Thursday, 29 November 2018

A part of the NZ media acknowledges climate change


Quick! Save the Planet: We must confront climate change
Patrick Crewdson, Stuff Editor in Chief



28 November, 2018

This project accepts a statement that shouldn't be controversial but somehow still is: climate change is real and caused by human activity.

Mature adults can disagree about the impact of climate change and how we should react. We'll feature a wide range of views as part of this project, but we won't include climate change "scepticism". Including denialism wouldn't be "balanced"; it'd be a dangerous waste of time. The experts have debunked denialism, so now we'll move on.

I'm not speaking from the moral high ground. I'm a middle-class hypocrite. I'm worried about climate change but my family drives two cars, and you won't catch me on a bike. I eat meat daily. I love international travel. I use heaters when I could rug up.

Despite his heroic efforts, Captain Planet failed to take pollution down to zero. But at least he helped inspire the logo design for Quick! Save the Planet.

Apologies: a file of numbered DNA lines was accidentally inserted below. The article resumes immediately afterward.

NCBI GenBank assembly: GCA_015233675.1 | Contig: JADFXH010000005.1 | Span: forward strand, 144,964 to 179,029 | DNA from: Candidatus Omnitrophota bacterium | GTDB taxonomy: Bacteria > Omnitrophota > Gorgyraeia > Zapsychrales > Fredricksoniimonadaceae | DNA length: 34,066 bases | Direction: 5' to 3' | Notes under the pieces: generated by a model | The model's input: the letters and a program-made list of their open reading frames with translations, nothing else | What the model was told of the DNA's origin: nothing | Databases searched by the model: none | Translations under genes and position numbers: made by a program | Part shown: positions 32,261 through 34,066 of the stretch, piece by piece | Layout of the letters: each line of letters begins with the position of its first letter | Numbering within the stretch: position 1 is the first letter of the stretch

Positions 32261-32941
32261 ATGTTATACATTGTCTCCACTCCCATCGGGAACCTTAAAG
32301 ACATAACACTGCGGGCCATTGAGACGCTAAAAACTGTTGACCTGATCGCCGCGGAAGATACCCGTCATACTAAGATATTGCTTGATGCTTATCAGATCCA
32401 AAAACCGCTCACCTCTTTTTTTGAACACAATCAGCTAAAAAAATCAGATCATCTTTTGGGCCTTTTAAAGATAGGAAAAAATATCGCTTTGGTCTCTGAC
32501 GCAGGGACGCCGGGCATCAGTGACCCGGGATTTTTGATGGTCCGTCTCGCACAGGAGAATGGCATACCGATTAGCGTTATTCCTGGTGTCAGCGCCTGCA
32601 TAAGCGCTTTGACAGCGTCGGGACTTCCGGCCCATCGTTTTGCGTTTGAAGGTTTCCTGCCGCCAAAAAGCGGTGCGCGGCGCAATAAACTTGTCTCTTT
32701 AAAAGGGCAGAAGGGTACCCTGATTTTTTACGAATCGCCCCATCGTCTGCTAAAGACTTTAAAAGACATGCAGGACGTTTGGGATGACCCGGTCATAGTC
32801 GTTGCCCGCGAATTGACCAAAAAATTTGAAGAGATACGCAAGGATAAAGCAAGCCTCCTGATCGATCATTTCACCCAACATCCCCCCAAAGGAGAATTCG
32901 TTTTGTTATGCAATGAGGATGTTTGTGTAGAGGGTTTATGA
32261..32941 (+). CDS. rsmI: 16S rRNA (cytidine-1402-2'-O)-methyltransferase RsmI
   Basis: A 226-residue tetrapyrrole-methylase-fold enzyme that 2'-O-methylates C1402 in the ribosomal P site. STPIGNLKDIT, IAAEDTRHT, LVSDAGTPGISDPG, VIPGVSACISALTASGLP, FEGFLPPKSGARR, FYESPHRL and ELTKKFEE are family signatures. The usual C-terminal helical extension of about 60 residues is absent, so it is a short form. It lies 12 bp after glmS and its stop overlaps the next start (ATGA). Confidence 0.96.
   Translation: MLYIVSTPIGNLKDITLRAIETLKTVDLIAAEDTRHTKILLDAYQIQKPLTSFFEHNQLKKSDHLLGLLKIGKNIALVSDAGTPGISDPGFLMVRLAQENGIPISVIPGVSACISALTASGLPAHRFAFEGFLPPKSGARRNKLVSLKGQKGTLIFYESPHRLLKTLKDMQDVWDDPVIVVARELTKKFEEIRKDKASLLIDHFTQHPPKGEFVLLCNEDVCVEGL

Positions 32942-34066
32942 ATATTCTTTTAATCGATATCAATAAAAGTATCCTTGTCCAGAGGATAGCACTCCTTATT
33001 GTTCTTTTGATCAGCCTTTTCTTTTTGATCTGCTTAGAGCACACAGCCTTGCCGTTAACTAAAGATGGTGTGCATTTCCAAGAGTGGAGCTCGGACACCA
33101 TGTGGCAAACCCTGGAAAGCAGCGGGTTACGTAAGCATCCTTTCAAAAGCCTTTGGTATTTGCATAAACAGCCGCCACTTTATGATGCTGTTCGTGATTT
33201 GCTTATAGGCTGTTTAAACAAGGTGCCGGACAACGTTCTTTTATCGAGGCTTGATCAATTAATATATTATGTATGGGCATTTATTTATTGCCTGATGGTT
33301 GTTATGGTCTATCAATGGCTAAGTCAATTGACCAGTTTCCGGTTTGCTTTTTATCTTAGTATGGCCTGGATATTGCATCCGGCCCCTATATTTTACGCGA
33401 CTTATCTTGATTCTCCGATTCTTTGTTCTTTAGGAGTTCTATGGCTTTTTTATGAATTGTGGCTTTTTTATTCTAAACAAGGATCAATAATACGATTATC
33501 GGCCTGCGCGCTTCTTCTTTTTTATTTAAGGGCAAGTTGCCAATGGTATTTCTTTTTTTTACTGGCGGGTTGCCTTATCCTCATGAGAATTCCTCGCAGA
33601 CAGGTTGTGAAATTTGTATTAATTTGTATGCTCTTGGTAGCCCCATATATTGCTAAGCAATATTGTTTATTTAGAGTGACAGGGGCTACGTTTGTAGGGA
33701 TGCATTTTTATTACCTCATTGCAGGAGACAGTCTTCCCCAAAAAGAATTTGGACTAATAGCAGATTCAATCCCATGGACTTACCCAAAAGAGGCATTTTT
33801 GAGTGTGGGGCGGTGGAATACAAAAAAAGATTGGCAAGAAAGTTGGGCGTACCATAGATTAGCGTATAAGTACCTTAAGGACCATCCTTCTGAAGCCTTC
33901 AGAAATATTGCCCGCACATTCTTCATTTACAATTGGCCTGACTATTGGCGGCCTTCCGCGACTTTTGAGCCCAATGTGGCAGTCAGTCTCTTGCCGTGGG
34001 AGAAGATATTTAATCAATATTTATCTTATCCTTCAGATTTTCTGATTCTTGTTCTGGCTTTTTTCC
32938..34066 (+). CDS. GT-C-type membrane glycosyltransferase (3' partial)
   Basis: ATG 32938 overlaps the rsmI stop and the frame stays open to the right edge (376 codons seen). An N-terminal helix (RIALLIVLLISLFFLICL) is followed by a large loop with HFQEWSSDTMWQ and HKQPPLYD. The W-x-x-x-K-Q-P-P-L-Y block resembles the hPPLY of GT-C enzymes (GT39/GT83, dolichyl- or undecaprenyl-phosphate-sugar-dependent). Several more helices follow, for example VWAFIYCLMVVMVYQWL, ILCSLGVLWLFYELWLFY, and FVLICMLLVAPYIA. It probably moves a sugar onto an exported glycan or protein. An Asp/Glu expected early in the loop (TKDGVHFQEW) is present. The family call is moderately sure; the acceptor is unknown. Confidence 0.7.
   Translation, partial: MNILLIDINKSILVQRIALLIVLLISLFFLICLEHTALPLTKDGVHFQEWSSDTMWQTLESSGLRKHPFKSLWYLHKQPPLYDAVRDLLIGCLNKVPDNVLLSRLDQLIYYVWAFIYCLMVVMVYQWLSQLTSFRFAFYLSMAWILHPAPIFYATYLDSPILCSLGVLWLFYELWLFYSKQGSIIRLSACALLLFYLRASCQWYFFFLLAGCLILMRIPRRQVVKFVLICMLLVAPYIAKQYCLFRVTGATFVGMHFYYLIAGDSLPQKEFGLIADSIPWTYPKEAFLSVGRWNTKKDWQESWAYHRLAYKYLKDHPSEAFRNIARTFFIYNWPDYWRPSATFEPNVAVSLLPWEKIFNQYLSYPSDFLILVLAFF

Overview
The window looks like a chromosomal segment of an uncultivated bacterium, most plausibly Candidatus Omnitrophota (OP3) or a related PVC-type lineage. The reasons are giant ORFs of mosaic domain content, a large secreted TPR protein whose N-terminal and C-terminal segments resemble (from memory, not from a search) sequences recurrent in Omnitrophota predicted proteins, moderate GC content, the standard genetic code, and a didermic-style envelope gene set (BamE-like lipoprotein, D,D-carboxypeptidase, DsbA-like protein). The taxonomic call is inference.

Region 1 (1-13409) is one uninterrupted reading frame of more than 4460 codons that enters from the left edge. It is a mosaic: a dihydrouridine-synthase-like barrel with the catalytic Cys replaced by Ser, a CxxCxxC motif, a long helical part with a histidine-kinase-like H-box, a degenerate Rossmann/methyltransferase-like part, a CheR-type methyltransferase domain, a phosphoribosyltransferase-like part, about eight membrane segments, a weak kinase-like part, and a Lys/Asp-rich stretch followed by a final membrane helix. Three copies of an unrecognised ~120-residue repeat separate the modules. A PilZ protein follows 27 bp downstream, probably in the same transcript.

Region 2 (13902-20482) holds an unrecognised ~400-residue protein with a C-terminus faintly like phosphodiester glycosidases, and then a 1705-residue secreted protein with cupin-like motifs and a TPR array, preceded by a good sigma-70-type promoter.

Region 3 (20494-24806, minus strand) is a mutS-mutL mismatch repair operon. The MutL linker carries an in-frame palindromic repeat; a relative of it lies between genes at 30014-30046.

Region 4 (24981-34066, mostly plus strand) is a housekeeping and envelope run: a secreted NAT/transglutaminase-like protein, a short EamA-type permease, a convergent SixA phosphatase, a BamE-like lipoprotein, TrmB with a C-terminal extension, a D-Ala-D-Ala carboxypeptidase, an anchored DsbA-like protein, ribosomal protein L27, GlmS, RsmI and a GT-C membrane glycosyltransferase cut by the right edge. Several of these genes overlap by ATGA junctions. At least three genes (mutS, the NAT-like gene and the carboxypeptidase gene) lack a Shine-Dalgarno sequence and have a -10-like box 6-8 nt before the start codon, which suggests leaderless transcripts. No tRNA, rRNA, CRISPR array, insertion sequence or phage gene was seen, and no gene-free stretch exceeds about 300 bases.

I've been too deaf to the warnings of the Cassandras, and like many Kiwis I need help navigating the required change.

New Zealand's unique emissions profile – heavy on the methane, courtesy of all those cows – presents its own challenges.


In some circles, there's debate over whether the need to reduce carbon dioxide emissions trumps methane emissions. That can't be an excuse for inaction. The IPCC says to have any hope of keeping increases to only 1.5C, "deep reductions" in methane emissions are required on top of carbon dioxide emission reductions.

For some, climate change might even hold a secret appeal, based on the naive notion of gentler winters and more languid summer beach days. That fails to count the social, economic and political costs of climate change.

The price of global warming will appear in our food supply, our insurance premiums, our transportation options, our access to water, and many other facets of everyday life. Some of those bills are already falling due – climate change is not a future threat; it's a creeping villain already menacing New Zealand communities and our Pacific neighbours.

Despite his heroic efforts, Captain Planet failed to take pollution down to zero. But at least he helped inspire the logo design for Quick! Save the Planet.

Despite his heroic efforts, Captain Planet failed to take pollution down to zero. But at least he helped inspire the logo design for Quick! Save the Planet.